Surveying the Middle East as Sacred Geography
Daniel Martin Varisco
My two fears are distortion and inaccuracy, or rather the kind of
inaccuracy produced by too dogmatic a generality and too
positive a localized focus.
—Edward Said, Orientalism
BEFORE THE EAST HAD A MIDDLE, or even nearsighted and far-fetched stretches, it was in principle a convenient relational marker for a world in which some directions were more significant than others. There was nothing absolute about it; as in all perspectives, the view to the east depended on where one was looking from as much as at the object of one’s gaze. Of course, as literary critic Edward Said reminded us in his seminal polemic Orientalism, it also depended on what one was looking for. For Said, an Anglican Palestinian who wore his crossing-the-border east-to-westness proudly on his rhetorical sleeves, the “Orient” was “almost a European invention.”1 In a loose Foucauldian sense, a discursive tradition that “can accommodate Aeschylus, say, and Victor Hugo, Dante and Karl Marx” is easily imaginable as an easterly ill-wind of the will to dominate given that many men and women looking east considered themselves superior.2 Rhetoric aside, a shared and power-prone notion that can cross so many centuries, languages, and political contexts must be wholly a European invention, even a phantasm, for how else can it be justified as a unified Western gaze at an inferior Eastern other?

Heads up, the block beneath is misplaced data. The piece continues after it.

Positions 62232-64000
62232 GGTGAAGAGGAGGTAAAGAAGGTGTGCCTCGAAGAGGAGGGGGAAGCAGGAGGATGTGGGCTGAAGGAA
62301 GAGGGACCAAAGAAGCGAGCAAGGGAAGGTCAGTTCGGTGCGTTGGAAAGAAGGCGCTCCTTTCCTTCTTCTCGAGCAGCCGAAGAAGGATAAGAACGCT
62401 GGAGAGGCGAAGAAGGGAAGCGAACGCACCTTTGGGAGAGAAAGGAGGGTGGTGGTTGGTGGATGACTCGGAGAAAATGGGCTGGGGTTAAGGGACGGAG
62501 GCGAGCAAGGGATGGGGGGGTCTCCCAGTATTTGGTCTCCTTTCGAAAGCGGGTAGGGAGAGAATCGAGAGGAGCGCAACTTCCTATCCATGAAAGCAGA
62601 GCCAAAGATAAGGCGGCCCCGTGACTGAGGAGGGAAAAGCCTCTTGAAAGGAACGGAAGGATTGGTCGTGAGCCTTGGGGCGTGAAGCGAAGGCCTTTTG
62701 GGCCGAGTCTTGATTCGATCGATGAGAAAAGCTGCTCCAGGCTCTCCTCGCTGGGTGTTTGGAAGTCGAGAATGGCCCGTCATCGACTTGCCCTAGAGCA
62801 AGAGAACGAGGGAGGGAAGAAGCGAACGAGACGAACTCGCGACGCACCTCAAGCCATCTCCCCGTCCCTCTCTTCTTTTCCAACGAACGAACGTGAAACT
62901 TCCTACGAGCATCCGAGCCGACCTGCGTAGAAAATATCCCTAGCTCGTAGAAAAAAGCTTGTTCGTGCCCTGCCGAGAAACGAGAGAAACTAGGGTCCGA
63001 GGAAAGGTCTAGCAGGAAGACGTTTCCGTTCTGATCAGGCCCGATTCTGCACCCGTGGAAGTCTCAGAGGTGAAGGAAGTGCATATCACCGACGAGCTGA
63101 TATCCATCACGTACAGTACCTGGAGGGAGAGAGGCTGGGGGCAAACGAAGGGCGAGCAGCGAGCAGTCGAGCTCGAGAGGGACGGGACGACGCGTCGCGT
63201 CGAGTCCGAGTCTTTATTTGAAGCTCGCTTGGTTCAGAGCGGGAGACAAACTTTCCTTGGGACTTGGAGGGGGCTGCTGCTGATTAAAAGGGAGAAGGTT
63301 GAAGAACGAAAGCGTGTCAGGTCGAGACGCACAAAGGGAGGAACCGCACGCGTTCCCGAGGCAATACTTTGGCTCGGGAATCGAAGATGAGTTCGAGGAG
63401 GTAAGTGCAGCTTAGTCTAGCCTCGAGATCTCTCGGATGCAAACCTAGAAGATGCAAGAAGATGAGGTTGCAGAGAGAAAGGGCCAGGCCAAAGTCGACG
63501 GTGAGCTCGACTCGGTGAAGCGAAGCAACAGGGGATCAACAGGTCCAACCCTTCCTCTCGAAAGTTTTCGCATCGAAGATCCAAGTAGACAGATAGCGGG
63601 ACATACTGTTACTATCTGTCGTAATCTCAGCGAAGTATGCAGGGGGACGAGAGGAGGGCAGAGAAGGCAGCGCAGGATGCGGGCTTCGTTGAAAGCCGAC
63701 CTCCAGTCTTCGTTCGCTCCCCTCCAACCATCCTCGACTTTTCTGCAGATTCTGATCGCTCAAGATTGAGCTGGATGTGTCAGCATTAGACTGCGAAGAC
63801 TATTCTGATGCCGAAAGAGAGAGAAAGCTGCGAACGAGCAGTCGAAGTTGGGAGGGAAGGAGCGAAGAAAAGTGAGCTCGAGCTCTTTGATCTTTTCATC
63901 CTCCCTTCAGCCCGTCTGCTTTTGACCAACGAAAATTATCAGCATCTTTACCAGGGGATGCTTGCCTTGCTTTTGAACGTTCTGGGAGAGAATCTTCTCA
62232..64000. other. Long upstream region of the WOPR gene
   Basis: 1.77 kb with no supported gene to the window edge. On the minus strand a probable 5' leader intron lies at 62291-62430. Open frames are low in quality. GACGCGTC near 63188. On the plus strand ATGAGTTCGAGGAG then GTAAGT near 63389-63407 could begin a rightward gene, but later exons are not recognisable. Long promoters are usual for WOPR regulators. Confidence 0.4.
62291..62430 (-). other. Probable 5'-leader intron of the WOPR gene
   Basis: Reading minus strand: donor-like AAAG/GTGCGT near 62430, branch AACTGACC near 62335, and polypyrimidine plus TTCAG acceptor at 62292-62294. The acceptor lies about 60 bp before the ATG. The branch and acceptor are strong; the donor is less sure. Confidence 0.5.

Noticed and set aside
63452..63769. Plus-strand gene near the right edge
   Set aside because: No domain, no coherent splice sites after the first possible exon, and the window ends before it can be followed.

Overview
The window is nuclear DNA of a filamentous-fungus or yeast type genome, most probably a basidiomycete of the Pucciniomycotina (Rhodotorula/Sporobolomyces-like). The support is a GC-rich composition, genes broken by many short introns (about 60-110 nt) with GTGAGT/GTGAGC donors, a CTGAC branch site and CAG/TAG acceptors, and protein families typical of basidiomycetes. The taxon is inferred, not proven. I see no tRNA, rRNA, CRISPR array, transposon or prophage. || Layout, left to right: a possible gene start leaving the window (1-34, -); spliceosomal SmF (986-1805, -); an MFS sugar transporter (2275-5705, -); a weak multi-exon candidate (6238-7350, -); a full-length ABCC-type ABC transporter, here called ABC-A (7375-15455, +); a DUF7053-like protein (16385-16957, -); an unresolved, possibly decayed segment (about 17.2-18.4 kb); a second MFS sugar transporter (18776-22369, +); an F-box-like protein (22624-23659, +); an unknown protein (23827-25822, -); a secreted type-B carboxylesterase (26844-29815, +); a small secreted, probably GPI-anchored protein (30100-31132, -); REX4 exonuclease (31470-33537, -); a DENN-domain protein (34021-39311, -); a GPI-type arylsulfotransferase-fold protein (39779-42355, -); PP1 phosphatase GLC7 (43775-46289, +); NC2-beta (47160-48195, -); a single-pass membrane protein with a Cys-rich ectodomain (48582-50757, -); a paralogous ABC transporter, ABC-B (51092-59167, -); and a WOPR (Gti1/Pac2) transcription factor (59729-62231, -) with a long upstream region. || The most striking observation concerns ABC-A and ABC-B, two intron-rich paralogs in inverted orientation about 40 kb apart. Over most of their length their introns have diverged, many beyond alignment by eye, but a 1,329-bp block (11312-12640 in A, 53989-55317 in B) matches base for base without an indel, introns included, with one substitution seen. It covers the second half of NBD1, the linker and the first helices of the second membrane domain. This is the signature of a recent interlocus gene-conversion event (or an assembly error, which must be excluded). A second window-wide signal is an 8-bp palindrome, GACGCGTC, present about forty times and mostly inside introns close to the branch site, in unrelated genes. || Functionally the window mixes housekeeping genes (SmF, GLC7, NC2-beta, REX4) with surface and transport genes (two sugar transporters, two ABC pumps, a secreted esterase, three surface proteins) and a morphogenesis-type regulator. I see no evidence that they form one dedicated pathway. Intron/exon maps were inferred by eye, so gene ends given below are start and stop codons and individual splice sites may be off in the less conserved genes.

Said’s Orientalism thesis, which has achieved sacred status in a secular, literary sense, has received extensive countercriticism even by admirers of the overall thrust of his argument.3 This criticism centers on two fundamental stumbling blocks that fall out of Said’s polemical excess. First, his notion of Orientalism lacks a worldly orientation to the ways in which historically real others in a knowable geographical space have represented themselves. As numerous postcolonial writers have cautioned, there were voices crying out in that discursive wilderness, even if Said chose not to